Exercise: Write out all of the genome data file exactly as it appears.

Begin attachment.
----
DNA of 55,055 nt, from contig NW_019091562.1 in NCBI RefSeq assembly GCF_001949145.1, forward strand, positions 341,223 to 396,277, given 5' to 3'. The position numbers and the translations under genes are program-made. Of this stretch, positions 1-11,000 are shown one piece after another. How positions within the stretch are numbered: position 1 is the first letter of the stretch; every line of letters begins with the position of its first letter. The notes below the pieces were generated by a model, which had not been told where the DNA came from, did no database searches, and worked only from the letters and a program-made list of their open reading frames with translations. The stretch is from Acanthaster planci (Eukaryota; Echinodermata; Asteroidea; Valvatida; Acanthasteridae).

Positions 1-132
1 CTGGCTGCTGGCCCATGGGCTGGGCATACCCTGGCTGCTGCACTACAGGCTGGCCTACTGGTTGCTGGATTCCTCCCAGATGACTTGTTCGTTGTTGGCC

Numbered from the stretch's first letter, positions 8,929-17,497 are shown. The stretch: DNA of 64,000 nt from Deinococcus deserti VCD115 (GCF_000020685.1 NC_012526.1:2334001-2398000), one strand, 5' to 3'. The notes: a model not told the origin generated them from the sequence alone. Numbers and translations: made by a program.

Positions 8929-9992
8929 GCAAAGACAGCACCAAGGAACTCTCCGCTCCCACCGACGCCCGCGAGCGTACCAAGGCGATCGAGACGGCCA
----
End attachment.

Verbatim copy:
DNA of 55,055 nt, from contig NW_019091562.1 in NCBI RefSeq assembly GCF_001949145.1, forward strand, positions 341,223 to 396,277, given 5' to 3'. The position numbers and the translations under genes are program-made. Of this stretch, positions 1-11,000 are shown one piece after another. How positions within the stretch are numbered: position 1 is the first letter of the stretch; every line of letters begins with the position of its first letter. The notes below the pieces were generated by a model, which had not been told where the DNA came from, did no database searches, and worked only from the letters and a program-made list of their open reading frames with translations. The stretch is from Acanthaster planci (Eukaryota; Echinodermata; Asteroidea; Valvatida; Acanthasteridae).

Positions 1-132
1 CTGGCTGCTGGCCCATGGGCTGGGCATACCCTGGCTGCTGCACTACAGGCTGGCCTACTGGTTGCTGGATTCCTCCCAGATGACTTGTTCGTTGTTGGCC

Numbered from the stretch's first letter, positions 8,929-17,497 are shown. The stretch: DNA of 64,000 nt from Deinococcus deserti VCD115 (GCF_000020685.1 NC_012526.1:2334001-2398000), one strand, 5' to 3'. The notes: a model not told the origin generated them from the sequence alone. Numbers and translations: made by a program.

Positions 8929-9992
8929 GCAAAGACAGCACCAAGGAACTCTCCGCTCCCACCGACGCCCGCGAGCGTACCAAGGCGATCGAGACGGCCA